Day 62 - Porto Ercole
12 February 2022
I am awake early. The bed is too soft. Breakfast. Loaded and head out to see the Necropolis of Tarquinia. The museum we visited yesterday is filled from the tombs here. I have left my watch back at the accommodation. I leave Shell to get some photos and head back.
A longer ride today. 52 km. We were originally planning on staying in Orbetello but it was booked out. We are now heading to an island that is not an island. Connected by two strips of land and a bridge.
Some nice quiet roads to start. The ocean and farmland. After a few kilometers, we are on a freeway. I check the GPS. The entire way. Fast cars, dual lane, no shoulder. Fast, flat riding. Not much fun.
“In the first place, you can't see anything from a car.” - Edward Abbey
We take a break and I suggest to Shell we put the train station at Orbetello in the GPS. We are heading back to Rome after the weekend. It would be good to see the options. Change the address and we get a second option. Off the main road. 5 km longer. Worth it.
It was an amazing ride. Great surface, few cars. A tailwind which was a nice change. Farmland and oceans. Excellent riding.
We started to get hungry around 1.30 pm. There are no towns around. The GPS shows a ristorante ahead. It looks like a house. It looks closed. I suggest we continue on. Shell investigates. We are greeted by a feisty Jack Russell. About 3 kg. 2 kg were his testicles. Even the dogs here have machismo. An old gentleman comes along. Shell asks about the ristorante? He waves us through.
Villa Enli. There is a fireplace. It looks like the back of someone's home. The menu is handwritten and there is only one person on service. Normally we would try and work through the list. Instead ‘cosa c'è di buono oggi?’ What is good today?
Assiggio misto di mare. Assiggio misto tera. A tasting plate from the land and another from the sea. Amazing. The best mussels and anchovies I have eaten. Tortelli and Pici. Two jugs of wine. And complimentary deserts with house sweet wine.
It was impossibly good.
“All the food was simple. And I don’t mean easy, or dumb. I mean that for the first time, I saw how three or four ingredients, as long as they are of the highest and freshest quality, can be combined in a straightforward way to make a truly excellent and occasionally wondrous product.” - Anthony Bourdain
Back on the road. Trails through vineyards with the ocean on the horizon. We hit Orbetello and the train station is not staffed. The timetable on the wall indicates trains to Rome with bikes are a possibility. Promising.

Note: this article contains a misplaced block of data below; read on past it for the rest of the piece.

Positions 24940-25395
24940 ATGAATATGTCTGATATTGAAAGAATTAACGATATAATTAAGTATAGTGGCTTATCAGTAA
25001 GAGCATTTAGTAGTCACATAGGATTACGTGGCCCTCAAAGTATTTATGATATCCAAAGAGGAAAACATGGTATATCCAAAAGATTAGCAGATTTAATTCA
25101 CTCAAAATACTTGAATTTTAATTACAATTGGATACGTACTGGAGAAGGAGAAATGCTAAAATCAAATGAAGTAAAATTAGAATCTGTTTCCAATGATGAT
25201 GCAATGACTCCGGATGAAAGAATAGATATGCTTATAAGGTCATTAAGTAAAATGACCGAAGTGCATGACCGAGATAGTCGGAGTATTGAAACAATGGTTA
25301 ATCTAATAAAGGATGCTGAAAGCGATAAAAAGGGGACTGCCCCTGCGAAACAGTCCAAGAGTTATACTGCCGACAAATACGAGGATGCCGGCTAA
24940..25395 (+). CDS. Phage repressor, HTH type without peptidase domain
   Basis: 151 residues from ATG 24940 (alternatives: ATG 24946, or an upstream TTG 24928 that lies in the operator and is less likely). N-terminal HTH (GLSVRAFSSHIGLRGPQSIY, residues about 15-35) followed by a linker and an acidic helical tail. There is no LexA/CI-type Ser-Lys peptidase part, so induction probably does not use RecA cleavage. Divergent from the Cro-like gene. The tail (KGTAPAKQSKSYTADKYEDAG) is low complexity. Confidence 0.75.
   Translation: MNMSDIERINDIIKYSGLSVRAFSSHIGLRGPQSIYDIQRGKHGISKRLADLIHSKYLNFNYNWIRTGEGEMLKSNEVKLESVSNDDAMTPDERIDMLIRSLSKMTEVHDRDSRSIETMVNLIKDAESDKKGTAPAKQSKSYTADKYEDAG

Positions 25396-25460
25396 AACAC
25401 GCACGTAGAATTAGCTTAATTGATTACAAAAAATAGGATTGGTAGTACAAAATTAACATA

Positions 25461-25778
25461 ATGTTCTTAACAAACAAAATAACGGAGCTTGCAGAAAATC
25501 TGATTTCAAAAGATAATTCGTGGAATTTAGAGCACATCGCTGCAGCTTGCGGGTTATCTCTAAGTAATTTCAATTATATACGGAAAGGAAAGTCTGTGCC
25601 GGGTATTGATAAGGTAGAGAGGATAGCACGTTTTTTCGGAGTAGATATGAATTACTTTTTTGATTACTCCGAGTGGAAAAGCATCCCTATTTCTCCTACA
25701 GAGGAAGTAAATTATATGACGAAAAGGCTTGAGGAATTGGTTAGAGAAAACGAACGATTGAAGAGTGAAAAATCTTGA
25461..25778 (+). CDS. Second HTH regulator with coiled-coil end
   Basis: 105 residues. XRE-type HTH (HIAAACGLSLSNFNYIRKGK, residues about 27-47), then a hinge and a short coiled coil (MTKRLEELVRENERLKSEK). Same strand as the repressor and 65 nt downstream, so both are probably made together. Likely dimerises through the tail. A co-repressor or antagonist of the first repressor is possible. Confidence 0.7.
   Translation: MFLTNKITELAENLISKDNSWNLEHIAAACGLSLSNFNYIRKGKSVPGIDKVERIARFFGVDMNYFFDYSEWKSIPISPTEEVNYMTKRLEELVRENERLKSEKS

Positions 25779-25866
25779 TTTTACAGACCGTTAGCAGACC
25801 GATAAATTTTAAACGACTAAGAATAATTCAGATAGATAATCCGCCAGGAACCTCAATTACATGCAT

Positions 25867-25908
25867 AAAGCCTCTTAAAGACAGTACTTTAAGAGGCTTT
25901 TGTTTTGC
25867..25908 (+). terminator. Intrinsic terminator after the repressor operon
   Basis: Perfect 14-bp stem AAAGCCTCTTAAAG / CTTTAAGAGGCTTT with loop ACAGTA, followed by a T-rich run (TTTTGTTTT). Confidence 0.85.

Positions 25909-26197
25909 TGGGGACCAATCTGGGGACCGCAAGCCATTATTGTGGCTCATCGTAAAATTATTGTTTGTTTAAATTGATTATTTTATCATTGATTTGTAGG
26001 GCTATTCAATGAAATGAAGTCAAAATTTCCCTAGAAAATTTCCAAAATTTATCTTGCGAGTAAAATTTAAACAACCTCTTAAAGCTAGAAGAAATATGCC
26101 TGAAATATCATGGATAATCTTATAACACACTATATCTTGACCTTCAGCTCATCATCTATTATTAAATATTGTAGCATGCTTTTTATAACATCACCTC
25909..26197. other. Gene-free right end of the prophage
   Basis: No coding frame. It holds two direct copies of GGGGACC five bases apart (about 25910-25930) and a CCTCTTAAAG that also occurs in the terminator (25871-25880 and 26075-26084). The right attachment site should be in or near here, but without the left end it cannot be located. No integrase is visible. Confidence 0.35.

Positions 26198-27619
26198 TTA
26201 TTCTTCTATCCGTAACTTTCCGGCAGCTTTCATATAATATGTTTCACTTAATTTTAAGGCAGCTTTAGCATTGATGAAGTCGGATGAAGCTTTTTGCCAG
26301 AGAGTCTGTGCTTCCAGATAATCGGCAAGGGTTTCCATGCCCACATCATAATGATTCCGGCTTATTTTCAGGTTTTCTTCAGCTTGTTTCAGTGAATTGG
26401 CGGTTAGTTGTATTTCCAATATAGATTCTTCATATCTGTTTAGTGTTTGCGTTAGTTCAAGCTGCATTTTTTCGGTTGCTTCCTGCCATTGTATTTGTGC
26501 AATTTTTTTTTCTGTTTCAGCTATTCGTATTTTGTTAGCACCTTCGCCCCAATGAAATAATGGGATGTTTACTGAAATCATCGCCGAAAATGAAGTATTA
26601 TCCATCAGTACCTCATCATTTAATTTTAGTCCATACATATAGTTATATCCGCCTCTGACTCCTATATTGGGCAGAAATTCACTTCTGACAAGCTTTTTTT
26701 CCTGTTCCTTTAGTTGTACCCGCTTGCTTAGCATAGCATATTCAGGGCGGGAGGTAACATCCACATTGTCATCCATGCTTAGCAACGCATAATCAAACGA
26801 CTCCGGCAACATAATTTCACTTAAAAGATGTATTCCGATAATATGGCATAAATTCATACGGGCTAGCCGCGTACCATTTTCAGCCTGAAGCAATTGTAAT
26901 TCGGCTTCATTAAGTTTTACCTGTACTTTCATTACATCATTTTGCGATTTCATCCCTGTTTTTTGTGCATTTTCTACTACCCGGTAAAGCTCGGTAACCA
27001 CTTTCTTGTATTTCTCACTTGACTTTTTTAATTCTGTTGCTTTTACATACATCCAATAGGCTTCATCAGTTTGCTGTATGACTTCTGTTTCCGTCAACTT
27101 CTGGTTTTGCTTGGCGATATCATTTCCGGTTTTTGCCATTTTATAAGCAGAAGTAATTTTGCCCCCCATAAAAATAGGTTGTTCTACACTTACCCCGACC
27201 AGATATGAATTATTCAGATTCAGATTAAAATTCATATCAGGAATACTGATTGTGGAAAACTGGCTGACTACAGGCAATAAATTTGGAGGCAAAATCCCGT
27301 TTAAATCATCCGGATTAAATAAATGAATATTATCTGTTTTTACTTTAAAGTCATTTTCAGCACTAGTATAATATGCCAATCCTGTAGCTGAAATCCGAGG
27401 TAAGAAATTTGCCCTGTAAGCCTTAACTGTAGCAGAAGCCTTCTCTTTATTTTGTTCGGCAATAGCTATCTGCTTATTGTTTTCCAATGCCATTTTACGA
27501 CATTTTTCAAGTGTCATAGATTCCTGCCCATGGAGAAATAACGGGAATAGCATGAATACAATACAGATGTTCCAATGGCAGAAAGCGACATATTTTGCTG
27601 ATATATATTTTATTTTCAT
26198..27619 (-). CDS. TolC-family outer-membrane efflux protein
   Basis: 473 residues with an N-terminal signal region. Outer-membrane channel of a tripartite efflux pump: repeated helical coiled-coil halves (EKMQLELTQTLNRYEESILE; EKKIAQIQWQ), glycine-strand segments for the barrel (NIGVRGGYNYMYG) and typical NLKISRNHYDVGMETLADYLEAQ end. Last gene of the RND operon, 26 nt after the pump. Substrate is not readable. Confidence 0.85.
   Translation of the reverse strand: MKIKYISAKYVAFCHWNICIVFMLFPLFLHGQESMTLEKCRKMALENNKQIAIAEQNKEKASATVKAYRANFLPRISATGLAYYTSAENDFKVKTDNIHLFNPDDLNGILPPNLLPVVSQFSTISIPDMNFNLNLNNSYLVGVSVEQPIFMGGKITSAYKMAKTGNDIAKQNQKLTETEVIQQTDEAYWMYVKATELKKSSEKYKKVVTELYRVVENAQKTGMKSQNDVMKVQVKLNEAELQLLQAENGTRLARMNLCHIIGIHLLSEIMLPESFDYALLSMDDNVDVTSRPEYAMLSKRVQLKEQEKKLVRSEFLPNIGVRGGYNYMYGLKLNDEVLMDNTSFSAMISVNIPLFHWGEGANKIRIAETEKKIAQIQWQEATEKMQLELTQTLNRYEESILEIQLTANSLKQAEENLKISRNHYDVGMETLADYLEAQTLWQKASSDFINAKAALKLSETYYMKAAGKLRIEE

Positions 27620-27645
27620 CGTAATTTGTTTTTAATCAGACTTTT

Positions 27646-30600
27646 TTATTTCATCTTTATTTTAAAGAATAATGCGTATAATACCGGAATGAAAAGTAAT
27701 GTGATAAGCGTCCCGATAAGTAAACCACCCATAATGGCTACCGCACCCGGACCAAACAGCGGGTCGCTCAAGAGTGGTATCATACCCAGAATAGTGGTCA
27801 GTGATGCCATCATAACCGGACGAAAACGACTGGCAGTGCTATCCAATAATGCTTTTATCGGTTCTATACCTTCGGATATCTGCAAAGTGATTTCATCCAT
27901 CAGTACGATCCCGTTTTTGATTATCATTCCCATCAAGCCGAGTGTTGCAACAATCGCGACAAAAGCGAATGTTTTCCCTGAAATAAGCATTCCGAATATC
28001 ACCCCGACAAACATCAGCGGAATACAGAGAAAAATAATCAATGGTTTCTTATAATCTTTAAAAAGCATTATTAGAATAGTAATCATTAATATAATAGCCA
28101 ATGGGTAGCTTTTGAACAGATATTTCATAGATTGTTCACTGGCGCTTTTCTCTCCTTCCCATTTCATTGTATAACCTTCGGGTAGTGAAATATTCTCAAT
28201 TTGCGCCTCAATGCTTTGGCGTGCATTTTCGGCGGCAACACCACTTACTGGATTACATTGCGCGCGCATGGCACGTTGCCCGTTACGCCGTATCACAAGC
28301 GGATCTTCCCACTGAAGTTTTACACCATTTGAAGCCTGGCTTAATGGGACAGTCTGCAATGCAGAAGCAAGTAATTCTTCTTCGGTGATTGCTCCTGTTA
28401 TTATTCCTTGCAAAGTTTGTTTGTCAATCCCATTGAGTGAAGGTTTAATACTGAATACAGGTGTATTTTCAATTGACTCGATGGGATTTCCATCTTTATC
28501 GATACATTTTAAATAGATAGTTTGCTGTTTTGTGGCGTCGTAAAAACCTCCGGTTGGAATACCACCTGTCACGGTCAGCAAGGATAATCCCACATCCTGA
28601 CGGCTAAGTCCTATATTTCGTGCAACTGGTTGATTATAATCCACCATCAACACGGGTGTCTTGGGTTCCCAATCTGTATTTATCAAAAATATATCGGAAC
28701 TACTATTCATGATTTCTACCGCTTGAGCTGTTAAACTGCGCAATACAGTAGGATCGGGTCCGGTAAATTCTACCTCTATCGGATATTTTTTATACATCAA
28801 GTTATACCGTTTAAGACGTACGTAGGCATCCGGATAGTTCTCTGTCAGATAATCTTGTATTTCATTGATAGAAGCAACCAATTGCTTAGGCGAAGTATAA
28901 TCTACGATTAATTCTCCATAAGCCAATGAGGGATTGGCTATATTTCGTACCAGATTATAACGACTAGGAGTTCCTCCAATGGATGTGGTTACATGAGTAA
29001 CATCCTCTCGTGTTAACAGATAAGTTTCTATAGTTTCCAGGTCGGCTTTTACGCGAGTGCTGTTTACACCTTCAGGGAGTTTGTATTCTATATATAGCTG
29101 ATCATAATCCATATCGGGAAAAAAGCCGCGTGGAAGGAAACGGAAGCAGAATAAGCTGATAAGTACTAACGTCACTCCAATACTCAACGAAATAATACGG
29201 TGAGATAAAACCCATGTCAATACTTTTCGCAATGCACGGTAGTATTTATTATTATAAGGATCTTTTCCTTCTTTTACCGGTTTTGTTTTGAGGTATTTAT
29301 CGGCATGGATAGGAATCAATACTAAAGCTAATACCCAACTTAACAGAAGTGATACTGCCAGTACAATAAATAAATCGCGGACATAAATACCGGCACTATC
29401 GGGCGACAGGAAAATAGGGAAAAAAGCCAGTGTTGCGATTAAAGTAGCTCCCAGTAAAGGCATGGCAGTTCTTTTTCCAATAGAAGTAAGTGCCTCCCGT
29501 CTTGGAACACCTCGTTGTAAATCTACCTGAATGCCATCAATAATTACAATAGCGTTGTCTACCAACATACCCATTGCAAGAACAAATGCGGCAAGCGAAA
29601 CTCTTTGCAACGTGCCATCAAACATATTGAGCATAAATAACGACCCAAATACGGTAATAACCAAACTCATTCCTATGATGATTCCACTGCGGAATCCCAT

We cruise through Orbetello. It is pretty. Has a tourist feel. Cross the bridge and a few kilometers to Porto Ercole and our accommodation. If Orbetello has a tourist feel, Porto Ercole radiates it.
We spend the afternoon sorting through some issues. It is likely we will not be able to extend our Schengen visa. This means we need to leave Italy in the first week of March. Seeing Spain and Portugal cost us time here. I would not trade it.
There is a further issue on the horizon. Our vaccinations are soon expiring. If we can’t get our third shot the entire journey will stall in May. I can only imagine this will become a serious issue when travel recommences for Australians at the end of February.
The guy in the room next to us has his television up too loud. I really don’t want to have to tell him to turn it down.
Three things that confuse me since arriving.
Eucalyptus. Maybe I am an idiot but I thought Eucalyptus trees were native to Australia. I am not an idiot. They were introduced to Europe in the 18th century. It is so strange seeing them everywhere in Portugal and Spain.
Paella. The crusty bottom. Every TV chef claims a measure of the paella is the crusty bottom. We had a few. True, none from Valencia. Not one had a crusty bottom. Was my Spanish paella not as authentic as Jamie Oliver’s?
Pasta. Thin pasta. Like the paella, if I had a dollar for every time I heard a TV chef or a food critic mention how paper-thin pasta should be… especially the filled type. Had a few so far. Nice thick pasta. Maybe I should have told the Nonna in the kitchen today her pasta was too thick?
"In the West, the customer is always right. In Europe, they are always wrong" Nonna would probably give you a slap and directions to McDonald's if you criticised her Pasta.ReplyDelete
You're also starting to sound like professional bike owners my friend, your hate for cars grows more and more each entry.
I would never tell Nonna mate. Not ever.Delete
I am OK with fast cars. It just isn't much fun. To be fair, we have been looked after by the European drivers.
When I switch to warm weather lycra... I make no promises.